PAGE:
State must play catch-up on health care law
Florida officials who challenged the health care law were overconfident of victory and have been slow in setting up insurance exchanges required under the law.
As one of his first official acts, Gov. Rick Scott turned down more than a million dollars to begin implementing the Affordable Care Act.
"We're not going to spend a lot of time and money to get ready to implement that until we know what happens," Scott said in February 2011.
The money in 2011 would have gone to establishing online heath exchanges for consumers to compare rates. At the time, Scott promised, "The state won't be caught flat-footed."
On Friday, health care advocates were chastising the governor for not moving more quickly.
Earlier this year, state lawmakers talked about setting up a mechanism for accepting federal money if the health care did become law. The governor threatened a veto, so it didn't happen.
The money would help provide more care for up to a half-million children. Dr. Louis St. Petery, a cardiac pediatrician, said the current system treats them unfairly.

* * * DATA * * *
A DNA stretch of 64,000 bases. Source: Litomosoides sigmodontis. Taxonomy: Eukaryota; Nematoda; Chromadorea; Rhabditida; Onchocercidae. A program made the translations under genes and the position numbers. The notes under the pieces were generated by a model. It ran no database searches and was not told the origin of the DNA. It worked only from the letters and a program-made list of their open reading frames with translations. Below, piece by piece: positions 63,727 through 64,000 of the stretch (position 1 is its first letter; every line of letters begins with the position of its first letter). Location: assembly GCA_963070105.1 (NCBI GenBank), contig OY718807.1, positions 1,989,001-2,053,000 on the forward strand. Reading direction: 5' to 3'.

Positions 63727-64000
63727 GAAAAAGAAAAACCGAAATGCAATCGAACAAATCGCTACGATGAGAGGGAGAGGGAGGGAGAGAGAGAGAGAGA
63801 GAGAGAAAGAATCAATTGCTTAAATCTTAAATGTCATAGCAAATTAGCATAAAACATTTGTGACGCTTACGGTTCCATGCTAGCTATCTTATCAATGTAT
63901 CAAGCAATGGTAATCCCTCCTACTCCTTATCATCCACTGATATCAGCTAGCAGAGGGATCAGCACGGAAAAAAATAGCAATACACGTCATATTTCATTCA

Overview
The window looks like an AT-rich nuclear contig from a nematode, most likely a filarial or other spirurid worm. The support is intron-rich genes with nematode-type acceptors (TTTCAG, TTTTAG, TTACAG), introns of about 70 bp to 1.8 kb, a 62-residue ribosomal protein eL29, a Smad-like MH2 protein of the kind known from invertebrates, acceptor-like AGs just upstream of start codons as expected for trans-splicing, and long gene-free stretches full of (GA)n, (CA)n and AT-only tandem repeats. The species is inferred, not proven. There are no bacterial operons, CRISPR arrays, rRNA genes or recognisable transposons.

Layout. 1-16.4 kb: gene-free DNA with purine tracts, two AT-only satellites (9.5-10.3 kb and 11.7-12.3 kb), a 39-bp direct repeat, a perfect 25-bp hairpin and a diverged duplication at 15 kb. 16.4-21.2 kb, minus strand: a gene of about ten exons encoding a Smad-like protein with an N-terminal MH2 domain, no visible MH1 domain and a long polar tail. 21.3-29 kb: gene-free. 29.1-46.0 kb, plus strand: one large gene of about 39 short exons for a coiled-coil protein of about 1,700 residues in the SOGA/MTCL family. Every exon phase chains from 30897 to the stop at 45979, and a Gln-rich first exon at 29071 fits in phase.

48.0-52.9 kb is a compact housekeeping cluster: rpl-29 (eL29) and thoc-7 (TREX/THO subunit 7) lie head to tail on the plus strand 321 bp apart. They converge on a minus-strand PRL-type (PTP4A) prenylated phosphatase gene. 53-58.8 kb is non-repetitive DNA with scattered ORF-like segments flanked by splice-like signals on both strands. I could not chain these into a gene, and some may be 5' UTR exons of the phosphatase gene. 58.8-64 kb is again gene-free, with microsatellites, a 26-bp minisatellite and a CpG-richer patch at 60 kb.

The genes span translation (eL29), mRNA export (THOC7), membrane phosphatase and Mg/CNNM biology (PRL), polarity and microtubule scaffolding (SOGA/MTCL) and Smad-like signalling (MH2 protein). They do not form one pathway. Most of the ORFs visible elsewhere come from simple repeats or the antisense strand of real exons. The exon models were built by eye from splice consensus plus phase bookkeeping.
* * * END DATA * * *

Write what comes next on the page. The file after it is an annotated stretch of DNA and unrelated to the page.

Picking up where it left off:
"You take grandma to the doctor for a sore throat and they pay 56 percent more for the doctor than the pediatrician who sees the grandchild for the same sore throat," Petery said.
The dilemma for Scott is that the program is only fully funded for the first two years. After that, the state pays $1 of every $10. On Thursday, the governor was uncertain about what the state would do next.
"I've got to read through the decision to make sure we understand it," he said.
Scott is also hanging his hat on his support for Mitt Romney. Romney has already promised to repeal the Affordable Care Act.
The state can still take advantage of $450 million in federal money to provide better health care for children if the Legislature acts before January.
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